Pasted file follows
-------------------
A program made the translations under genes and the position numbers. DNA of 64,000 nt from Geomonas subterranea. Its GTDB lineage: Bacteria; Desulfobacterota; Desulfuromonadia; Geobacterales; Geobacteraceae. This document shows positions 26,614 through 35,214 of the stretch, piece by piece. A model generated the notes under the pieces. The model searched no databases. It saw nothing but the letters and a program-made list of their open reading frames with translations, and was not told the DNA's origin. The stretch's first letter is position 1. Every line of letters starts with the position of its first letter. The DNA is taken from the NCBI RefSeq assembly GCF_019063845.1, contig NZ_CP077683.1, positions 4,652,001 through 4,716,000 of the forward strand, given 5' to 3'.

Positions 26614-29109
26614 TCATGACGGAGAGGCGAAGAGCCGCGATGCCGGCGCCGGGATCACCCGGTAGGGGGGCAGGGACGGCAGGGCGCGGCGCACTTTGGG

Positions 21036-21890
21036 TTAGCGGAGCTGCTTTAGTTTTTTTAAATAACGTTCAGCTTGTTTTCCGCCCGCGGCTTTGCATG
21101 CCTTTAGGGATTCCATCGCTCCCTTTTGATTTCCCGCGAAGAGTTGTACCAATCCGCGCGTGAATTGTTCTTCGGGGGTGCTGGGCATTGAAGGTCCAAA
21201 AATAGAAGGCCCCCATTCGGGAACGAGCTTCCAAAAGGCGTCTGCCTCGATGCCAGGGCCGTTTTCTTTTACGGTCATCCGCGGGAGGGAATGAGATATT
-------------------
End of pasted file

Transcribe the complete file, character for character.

A program made the translations under genes and the position numbers. DNA of 64,000 nt from Geomonas subterranea. Its GTDB lineage: Bacteria; Desulfobacterota; Desulfuromonadia; Geobacterales; Geobacteraceae. This document shows positions 26,614 through 35,214 of the stretch, piece by piece. A model generated the notes under the pieces. The model searched no databases. It saw nothing but the letters and a program-made list of their open reading frames with translations, and was not told the DNA's origin. The stretch's first letter is position 1. Every line of letters starts with the position of its first letter. The DNA is taken from the NCBI RefSeq assembly GCF_019063845.1, contig NZ_CP077683.1, positions 4,652,001 through 4,716,000 of the forward strand, given 5' to 3'.

Positions 26614-29109
26614 TCATGACGGAGAGGCGAAGAGCCGCGATGCCGGCGCCGGGATCACCCGGTAGGGGGGCAGGGACGGCAGGGCGCGGCGCACTTTGGG

Positions 21036-21890
21036 TTAGCGGAGCTGCTTTAGTTTTTTTAAATAACGTTCAGCTTGTTTTCCGCCCGCGGCTTTGCATG
21101 CCTTTAGGGATTCCATCGCTCCCTTTTGATTTCCCGCGAAGAGTTGTACCAATCCGCGCGTGAATTGTTCTTCGGGGGTGCTGGGCATTGAAGGTCCAAA
21201 AATAGAAGGCCCCCATTCGGGAACGAGCTTCCAAAAGGCGTCTGCCTCGATGCCAGGGCCGTTTTCTTTTACGGTCATCCGCGGGAGGGAATGAGATATT